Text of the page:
Enough is Never Enough

We’ve all “had enough”. It’s when we get to the highest point of frustration, when we can’t go on any further because of someone or something. We’ve all said “enough is enough” when we’ve worked and worked and worked at something and someone or something still needs more. But I want to talk about something bigger, not just us as individuals, but as, say, a department.

We work towards our own departmental goals, graduation rates or creating new classes or the newest trend. We work with other departments and sometimes we rely on those other departments. I was in a meeting where this scenario came up: Professor Flowers suggested we create a new class (focusing on safety and usage) to allow students from Basket Weaving (BW) to use the Post-it Note Making (PITNM) supplies. Right now students from PITNM cannot use BW supplies, but Professor Flowers decided it was time for us to break down the silos and start collaborating for the sake of our students. Professor Coffee stated that while it’s good our students and BW students are looking to do cross-discipline work, we have “done enough” to help the other departments. “It’s time for them to do something!” said Professor Coffee.

Personally, I think if we offered a safety and usage course, students in BW and PITNM (I’m pronouncing it pitnum, by the way) would benefit. They might actually be more interesting in taking courses in the other program, which would increase enrollment, increasing faculty load, and increasing faculty lines. Faculty in BW and PITNM could benefit from teaching students from other discipline and the value of the courses and degrees could increase. Yes, it might require someone to write a curriculum and spend some time in committees, but if it does so much good isn’t it worth it?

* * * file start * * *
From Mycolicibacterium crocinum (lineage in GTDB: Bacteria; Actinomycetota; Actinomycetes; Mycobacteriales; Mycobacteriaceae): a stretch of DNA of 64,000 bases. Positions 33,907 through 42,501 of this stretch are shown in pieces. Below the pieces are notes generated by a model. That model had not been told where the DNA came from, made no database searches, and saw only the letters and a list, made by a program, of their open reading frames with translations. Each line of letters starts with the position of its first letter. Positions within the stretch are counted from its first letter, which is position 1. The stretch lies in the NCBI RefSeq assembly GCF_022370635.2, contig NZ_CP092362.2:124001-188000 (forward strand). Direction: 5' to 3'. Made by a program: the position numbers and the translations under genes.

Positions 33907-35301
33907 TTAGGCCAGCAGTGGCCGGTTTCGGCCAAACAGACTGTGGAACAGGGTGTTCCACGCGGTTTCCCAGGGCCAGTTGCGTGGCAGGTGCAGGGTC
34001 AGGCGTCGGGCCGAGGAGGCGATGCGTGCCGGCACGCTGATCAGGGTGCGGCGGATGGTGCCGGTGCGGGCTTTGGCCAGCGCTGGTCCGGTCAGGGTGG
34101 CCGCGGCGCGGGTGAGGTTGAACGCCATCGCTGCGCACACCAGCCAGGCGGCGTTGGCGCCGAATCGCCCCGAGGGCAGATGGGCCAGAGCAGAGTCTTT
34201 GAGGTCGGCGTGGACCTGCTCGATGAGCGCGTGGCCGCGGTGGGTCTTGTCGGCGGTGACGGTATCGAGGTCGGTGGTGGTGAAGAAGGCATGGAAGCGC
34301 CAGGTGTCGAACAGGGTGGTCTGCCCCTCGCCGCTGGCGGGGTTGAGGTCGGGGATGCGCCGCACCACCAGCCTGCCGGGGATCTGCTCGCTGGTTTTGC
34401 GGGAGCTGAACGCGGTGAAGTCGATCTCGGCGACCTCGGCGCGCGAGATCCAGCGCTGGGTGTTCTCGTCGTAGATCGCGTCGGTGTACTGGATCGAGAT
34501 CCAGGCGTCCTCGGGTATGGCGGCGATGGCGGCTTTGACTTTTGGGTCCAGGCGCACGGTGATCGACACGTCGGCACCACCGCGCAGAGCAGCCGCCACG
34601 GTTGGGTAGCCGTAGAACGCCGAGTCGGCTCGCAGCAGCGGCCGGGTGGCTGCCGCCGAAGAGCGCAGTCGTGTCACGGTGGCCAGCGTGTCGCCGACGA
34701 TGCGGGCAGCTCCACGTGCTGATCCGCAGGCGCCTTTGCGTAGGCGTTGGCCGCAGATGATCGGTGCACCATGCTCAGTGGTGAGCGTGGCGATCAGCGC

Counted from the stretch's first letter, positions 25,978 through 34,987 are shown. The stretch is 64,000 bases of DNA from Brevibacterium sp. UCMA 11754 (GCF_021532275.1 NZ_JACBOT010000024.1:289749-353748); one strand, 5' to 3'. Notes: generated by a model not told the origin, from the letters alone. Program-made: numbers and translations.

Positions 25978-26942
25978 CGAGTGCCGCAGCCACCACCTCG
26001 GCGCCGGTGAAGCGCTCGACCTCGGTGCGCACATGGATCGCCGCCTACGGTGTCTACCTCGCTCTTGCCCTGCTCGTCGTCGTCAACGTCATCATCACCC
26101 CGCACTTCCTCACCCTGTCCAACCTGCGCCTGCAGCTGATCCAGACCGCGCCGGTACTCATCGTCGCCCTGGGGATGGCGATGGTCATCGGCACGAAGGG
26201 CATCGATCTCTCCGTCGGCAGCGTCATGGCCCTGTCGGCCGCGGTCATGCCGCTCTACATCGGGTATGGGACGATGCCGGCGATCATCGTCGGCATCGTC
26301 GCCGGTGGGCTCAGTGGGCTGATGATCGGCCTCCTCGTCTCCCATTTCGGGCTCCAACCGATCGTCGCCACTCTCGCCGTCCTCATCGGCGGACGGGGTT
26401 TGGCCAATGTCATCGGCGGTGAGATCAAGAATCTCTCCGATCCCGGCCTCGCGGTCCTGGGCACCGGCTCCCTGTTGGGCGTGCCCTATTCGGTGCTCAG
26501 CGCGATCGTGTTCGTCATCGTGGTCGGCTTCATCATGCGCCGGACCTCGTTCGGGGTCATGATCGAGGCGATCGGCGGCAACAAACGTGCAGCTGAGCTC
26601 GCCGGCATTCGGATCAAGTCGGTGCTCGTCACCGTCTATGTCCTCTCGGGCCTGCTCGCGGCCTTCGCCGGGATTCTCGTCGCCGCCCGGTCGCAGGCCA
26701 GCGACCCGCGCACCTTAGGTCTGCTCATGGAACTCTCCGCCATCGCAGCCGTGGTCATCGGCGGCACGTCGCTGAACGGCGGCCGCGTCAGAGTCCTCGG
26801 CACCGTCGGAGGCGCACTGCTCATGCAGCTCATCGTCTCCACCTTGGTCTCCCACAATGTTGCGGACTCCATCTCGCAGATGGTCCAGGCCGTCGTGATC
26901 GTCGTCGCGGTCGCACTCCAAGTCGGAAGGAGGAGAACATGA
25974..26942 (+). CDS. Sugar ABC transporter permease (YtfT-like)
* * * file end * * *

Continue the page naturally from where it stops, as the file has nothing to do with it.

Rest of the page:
In student affairs is there ever “enough”? I think sometimes our next step is to let a student fail, or fall, or be without support and that step usually follows a “I’ve done so much and this student isn’t helping himself”. I’m not sure if letting the student fail is really a step of frustration and I think it can definitely lead to a teachable moment. “Enough” would be giving up entirely, we would have to stop rooting for the students, stop hoping for success, stop doing what it is we do (and who we are).

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